The first 6 to 8 weeks at college can be the most exciting and challenging for a first-year student. There is a lot to know about sex, alcohol, consent, relationships and personal safety. And there are important things to remember in regards to UNH’s Student Rights, Rules, and Responsibilities with respect to your protection and rights pertaining to sexual violence and harassment that are covered by federal law, including Title IX, a landmark federal civil rights law that prohibits sex-based discrimination in education. Our services are here for students and their families. To help, we have provided responses to the most commonly asked questions that we get each year from incoming students about interpersonal violence, consent, and safety.
If you have additional questions or concerns, please feel free to contact us.
Commonly asked questions from incoming students like you
Sexual assault is any sexual act directed against another person that is forcible and/or against that person’s will; or, where the victim is incapable of giving consent. Sexual assault as defined by NH RSA 632-A:1 is illegal. In addition, UNH's Code of Conduct has a clear policy regarding sexual misconduct between students.
Sexual assault is a form of interpersonal violence (IPV). IPV also includes sexual harassment, stalking, and relationship abuse. SHARPP supports survivors of all forms of interpersonal violence.
To ensure that sexual encounters are consensual, communication before and during ANY sexual activity is a must! Consent is an agreement that involves seeking (asking) and receiving (getting an answer) expressed permission to engage in sexual activity or contact. Although it may be possible to seek and express permission without words (example: a head nod), body language can be easy to misinterpret. It's important to look for clear, enthusiastic consent.
No. SHARPP grew out of a grassroots movement in the 1980s in response to a sexual assault on campus that received local and national attention. SHARPP was created to help provide adequate support services to survivors and as a means through which the University community could be educated on the issues of interpersonal violence, healthy relationships, and rape culture.
Interpersonal violence is not more prevalent at UNH than on other college campuses. National statistics show that people ages 18-25 experience sexual violence at higher rates than any other age demographic.
On college campuses, as in other contexts, interpersonal violence is most often perpetrated by someone known to the survivor rather than by a stranger; for instance, romantic partners, friends, or acquaintances. The trauma caused by this kind of experience is no less severe than that of stranger-perpetrated violence.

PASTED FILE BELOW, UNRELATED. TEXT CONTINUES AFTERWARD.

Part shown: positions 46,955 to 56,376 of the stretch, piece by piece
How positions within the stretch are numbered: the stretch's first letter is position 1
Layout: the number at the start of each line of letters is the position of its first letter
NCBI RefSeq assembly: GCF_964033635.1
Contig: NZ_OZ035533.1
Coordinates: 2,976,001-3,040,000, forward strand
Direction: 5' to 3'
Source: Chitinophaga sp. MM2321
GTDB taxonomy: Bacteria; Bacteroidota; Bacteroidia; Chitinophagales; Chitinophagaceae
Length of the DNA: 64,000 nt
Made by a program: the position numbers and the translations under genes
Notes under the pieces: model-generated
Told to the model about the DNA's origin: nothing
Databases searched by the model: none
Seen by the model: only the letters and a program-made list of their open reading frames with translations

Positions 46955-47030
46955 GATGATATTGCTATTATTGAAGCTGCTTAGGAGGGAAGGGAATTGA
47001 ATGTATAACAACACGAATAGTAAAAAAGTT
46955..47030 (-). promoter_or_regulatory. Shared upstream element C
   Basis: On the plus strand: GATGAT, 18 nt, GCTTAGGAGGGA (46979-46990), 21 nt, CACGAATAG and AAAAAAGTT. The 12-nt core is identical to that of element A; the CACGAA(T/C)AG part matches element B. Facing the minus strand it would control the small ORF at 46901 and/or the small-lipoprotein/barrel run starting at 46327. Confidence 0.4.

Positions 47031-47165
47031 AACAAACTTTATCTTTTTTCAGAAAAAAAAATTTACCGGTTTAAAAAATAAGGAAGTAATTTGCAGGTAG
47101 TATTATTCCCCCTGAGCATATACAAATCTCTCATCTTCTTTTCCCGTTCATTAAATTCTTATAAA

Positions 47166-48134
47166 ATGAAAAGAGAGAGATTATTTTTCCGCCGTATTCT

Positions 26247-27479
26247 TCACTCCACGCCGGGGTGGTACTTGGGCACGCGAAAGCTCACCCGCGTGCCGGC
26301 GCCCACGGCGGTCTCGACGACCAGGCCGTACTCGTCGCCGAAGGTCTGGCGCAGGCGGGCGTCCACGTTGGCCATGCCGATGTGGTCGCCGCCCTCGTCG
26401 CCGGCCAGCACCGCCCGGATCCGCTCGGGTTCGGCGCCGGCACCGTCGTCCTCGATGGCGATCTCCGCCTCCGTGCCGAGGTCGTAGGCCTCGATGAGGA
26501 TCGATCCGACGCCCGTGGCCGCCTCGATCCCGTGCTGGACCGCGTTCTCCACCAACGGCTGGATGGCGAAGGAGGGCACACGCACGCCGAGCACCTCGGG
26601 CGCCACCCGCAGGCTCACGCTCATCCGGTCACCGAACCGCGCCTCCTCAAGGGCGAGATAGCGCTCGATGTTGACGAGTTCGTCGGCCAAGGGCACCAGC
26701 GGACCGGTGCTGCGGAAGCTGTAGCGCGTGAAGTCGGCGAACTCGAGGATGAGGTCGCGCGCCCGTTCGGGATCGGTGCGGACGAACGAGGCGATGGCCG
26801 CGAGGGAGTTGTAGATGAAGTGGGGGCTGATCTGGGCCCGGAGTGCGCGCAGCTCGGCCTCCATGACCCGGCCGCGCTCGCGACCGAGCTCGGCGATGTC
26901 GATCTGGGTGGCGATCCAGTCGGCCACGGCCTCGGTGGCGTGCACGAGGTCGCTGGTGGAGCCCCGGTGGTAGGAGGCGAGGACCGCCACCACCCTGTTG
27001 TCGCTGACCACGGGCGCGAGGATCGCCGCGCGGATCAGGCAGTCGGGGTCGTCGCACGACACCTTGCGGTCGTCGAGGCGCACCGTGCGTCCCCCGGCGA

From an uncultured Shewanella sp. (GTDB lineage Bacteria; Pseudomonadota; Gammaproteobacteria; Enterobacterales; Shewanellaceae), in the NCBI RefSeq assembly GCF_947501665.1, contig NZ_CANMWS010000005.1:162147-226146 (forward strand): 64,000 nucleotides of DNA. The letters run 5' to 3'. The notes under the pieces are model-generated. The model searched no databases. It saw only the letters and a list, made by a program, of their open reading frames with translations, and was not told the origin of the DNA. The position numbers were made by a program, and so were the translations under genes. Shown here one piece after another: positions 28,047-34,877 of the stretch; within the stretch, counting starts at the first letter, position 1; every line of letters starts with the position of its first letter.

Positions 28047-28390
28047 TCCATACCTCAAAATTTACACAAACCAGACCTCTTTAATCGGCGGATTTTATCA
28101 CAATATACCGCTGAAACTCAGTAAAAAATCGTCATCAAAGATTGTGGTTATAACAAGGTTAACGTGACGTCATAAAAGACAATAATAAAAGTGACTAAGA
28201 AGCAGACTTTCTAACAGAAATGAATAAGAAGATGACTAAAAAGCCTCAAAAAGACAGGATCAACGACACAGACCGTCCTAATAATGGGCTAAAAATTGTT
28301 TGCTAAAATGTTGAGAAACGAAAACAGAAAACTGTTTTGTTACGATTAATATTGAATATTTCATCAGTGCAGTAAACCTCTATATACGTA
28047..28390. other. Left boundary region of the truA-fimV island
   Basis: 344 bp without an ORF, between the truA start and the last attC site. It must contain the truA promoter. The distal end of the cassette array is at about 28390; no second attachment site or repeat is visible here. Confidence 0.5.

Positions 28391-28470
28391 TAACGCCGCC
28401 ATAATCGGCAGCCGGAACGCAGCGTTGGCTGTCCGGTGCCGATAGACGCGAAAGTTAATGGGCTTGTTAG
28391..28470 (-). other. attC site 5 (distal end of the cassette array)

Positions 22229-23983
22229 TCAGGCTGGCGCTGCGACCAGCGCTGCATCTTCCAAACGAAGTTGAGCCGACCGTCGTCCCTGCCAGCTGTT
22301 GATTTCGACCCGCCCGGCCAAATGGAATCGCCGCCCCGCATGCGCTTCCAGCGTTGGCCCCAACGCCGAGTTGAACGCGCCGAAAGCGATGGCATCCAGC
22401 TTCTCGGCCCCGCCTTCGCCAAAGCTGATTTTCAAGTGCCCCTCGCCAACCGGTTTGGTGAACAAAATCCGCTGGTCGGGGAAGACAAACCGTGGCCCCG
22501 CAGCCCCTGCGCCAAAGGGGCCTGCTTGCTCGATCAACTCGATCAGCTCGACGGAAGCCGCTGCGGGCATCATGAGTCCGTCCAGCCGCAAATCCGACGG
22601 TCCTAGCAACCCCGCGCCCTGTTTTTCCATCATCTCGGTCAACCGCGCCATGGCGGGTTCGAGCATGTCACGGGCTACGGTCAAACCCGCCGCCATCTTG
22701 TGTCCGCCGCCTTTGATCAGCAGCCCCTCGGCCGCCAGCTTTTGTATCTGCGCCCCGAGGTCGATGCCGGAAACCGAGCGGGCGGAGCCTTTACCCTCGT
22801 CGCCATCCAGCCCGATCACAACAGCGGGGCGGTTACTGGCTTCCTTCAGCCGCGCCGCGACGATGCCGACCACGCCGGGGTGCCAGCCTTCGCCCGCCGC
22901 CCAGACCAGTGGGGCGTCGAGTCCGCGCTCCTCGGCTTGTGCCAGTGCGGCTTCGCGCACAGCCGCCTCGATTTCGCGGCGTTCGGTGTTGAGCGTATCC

Within the Student Rights, Rules, and Responsibilities Handbook, UNH specifies that sexual misconduct, unwanted sexual contact, harassment, stalking, and relationship abuse are violations of institutional policy.
The Code of Conduct also states that consent should be mutual, specific, informed, and ongoing. The presence of threats, force, manipulation, intimidation, and coercion (including using drugs or alcohol to incapacitate someone) is a violation of consent. Any sexual contact or penetration without consent is against the UNH Code of Conduct.
SHARPP collaborates with Residential Life and other Student Life offices to provide educational programs about interpersonal violence, survivor support, and campus resources. Many of these programs are offered specifically for first-year students.
We also offer a wide variety of educational programming in academic classrooms, Fraternity and Sorority Life chapters, residential halls, and the MUB. Our educational programming is designed specifically for UNH students to help them learn more about sexual violence, healthy & unhealthy relationships, stalking, rape culture, and the pivotal role of active bystanders. In addition, information about SHARPP is readily available visually around campus, online, and by word-of-mouth referrals from students, staff, and faculty.
During the academic year, we run several awareness campaigns that educate the community about relationship abuse (October), stalking (January) and sexual assault (April).
SHARPP is committed to being available in a variety of ways. These include:
- 24/7/365 support helpline that is available even on holidays and during school breaks at (603) 862–7233.
- Text with an advocate Monday-Friday 9am-4pm by texting (603) 606-9393.
- Chat online with an advocate Monday-Friday 9am-4pm.
- The SHARPP office (located in Wolff House, directly in front of UNH Health & Wellness) is open for in-person support Monday-Friday, 8AM-4:30PM, by drop-in or appointment. The office phone number is (603) 862-3494. Please note that our office is closed during the week between Christmas and New Years, and also shuts down during curtailed operations. During those times, our helpline remains staffed.
Alcohol does not cause sexual assault. Many people choose to drink and never perpetrate violence. Importantly, the majority of students who experience sexual violence in college say that alcohol or other drugs were involved.
Being under the influence of alcohol and/or other drugs can increase the risk that you perpetrate harm or violence, cross a boundary, or violate consent. Alcohol can serve as both a weapon and a camouflage. It can be used to incapacitate and take advantage of someone, and as an excuse or cover for harmful, dangerous, or violent behavior.
Know the signs that someone is too intoxicated to consent to sexual activity:
- They are unaware of their surroundings
- They are unsteady on their feet, swaying or falling down, or need assistance to move from point A to point B
- Their speech is slurred
- They have trouble focusing or holding a conversation